Vegetarian Sources of Protein
1. Whole Grains and Quinoa
Whole grains are a great source of protein, but the queen of whole grains when it comes to protein content is quinoa. Just one cup of cooked quinoa contains 18 grams of protein, as well as nine grams of fiber. Other whole grains, including whole grain bread, brown rice, barley are all healthy protein-rich foods for vegetarians and vegans as well.
Protein content: One cup of cooked quinoa provides about 18 grams of protein.
2. Bean, Lentils, and Legumes
All beans, lentils, and peas are an excellent vegetarian and vegan source of protein, so eat whichever one you like! Black beans, kidney beans, Indian dhal, vegetarian chilli, split pea soup and chickpea hummus – pick one and watch the protein grams add up.
Protein content: One cup of canned kidney beans contains about 13.4 grams of protein.
3. Soy and Tofu
Soy is such a flavor chameleon that you’ll never get bored! You may have tried tofu and soy milk before, but what about edemame, soy ice cream, soy yogurt, soy nuts or soy cheese? As an added bonus, many brands of tofu and soy milk are fortified with other nutrients that vegetarians and vegans need, such as calcium, iron and vitamin B12. And yes, I did just give you permission to eat soy ice cream to get your protein.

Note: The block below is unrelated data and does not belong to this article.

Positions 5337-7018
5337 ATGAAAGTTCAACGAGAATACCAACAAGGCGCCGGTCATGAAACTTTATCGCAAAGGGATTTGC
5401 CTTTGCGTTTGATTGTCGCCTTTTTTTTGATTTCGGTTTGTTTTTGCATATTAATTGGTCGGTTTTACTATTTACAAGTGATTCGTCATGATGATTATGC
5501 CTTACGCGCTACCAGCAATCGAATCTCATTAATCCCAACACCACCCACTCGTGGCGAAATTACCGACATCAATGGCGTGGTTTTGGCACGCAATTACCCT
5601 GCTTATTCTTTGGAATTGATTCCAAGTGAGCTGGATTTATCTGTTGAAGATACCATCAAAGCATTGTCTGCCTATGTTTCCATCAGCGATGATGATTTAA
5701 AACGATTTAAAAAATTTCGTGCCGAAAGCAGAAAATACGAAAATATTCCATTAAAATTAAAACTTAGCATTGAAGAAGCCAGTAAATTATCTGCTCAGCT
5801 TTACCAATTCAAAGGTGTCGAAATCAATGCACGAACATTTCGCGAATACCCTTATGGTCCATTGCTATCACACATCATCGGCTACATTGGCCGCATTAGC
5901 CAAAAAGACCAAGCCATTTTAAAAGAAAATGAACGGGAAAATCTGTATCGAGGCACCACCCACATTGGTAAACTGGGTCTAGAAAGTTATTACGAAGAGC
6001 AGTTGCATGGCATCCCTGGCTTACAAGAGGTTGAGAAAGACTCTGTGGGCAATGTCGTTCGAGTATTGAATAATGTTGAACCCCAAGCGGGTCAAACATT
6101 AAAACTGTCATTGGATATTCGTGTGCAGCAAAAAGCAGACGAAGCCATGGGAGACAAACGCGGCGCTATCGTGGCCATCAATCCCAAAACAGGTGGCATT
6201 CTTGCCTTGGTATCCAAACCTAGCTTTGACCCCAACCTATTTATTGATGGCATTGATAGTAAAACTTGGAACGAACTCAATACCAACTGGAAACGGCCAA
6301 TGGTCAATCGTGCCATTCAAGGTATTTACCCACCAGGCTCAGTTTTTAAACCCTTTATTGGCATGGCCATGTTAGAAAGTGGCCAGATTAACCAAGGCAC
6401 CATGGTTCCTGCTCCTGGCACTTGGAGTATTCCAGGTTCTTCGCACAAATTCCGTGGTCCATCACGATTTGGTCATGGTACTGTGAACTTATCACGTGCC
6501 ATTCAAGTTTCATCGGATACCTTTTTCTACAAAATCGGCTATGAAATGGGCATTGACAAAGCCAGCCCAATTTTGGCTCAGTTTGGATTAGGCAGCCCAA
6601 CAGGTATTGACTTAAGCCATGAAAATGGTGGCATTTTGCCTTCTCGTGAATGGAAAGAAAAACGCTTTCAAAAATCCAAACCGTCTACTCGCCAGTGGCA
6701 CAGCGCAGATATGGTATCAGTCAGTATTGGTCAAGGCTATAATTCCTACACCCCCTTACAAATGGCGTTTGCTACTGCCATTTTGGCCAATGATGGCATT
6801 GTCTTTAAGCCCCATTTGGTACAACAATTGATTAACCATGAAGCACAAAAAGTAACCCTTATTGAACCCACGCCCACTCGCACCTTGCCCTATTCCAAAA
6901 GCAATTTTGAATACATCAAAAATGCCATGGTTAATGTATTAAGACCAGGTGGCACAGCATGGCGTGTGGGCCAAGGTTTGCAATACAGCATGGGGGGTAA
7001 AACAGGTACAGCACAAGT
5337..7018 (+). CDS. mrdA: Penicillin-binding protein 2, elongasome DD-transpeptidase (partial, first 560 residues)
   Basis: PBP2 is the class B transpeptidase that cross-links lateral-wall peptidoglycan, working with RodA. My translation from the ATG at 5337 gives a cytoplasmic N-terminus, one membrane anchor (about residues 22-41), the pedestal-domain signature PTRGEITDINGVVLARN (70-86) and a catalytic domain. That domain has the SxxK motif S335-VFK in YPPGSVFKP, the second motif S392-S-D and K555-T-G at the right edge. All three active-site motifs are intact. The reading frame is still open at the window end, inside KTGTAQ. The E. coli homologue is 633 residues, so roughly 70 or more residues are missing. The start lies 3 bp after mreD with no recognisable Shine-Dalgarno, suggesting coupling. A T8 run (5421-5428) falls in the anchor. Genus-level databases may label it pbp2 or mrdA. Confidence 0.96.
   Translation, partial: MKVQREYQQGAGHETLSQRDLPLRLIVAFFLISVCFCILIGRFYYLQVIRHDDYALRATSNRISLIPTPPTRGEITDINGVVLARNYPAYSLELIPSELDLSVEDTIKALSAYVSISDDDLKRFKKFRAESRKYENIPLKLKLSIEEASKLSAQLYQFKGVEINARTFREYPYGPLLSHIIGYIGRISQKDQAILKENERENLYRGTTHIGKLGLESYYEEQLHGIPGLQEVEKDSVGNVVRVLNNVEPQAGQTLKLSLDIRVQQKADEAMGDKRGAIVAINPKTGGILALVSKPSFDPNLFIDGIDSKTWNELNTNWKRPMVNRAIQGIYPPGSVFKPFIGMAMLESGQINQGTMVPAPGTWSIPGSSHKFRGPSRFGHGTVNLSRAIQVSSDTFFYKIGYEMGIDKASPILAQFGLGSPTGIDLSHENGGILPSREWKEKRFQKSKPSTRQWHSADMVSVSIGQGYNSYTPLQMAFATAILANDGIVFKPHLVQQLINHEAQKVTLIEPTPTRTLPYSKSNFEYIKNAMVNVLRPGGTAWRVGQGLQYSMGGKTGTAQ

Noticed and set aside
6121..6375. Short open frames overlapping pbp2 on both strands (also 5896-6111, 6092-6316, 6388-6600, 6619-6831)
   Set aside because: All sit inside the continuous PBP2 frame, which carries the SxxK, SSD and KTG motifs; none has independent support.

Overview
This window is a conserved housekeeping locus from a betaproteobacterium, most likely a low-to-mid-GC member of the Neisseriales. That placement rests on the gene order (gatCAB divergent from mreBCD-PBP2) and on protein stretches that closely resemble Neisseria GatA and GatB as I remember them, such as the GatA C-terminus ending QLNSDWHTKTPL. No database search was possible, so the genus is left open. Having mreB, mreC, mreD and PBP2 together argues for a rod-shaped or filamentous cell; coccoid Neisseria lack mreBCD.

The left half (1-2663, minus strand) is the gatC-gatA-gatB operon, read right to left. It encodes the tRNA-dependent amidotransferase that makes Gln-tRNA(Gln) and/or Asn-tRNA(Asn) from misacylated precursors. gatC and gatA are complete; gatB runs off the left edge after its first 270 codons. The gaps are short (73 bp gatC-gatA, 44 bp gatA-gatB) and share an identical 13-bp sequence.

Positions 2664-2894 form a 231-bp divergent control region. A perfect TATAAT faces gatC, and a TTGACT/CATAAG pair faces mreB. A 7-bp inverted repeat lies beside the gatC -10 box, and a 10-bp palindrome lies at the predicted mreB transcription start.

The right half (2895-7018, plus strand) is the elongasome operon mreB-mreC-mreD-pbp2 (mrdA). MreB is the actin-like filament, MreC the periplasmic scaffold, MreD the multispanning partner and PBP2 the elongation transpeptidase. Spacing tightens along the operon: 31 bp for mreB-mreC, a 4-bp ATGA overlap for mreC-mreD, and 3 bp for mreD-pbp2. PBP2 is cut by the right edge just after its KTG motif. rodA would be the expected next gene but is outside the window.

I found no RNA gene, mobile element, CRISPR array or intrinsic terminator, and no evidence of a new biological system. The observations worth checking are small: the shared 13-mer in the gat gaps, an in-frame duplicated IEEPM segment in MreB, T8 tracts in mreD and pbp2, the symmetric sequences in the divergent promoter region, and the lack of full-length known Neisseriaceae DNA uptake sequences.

Protein content: A half-cup of tofu contains 10 grams, and soy milk contains 7 grams of protein per cup.
4. Nut butter, seeds, and nuts
Nuts, including peanuts, cashews, almonds and walnuts all contain protein, as do seeds such as sesame seeds and sunflower seeds. Because most nuts and seeds are high in fat, you don’t want to make them your primary source of protein. But they’re great as a post-workout or occasional snack. Nut butters are delicious as well, and kids of course love peanut butter. Try soy nut butter or almond butter for a little variety if you’re bored of peanut butter.
Protein content: Two tablespoons of peanut butter contains about 8 grams of protein.
5. Veggie Burgers and Meat Substitutes
Read the label of your store-bought meat substitute products and veggie burgers and you’ll find they are quite high in protein! Most commercial meat substitutes are made from either soy protein, wheat protein (wheat gluten) or a combination of the two. So toss a few veggie burgers on the grill or in the microwave, and watch those daily protein grams add right up. Homemade seitan is quite high in protein as well.
Protein content: One veggie patty contains about 10 grams of protein, and 100 grams of seitan provides 21 grams of protein.
6. Protein Powder Supplements
So what if you are body builder or are trying to gain some serious muscle? In this case, your protein needs will be higher than the average vegetarian. You may be considering supplementing with protein powders or protein shakes. Read the label and watch out for cheap fillers in whey and soy protein powders. It’s best to shell out and invest in a good quality. There are lots of plant based protein powder options for vegans and vegetarians. Do your research.
Protein content: Read the label of your brand of protein.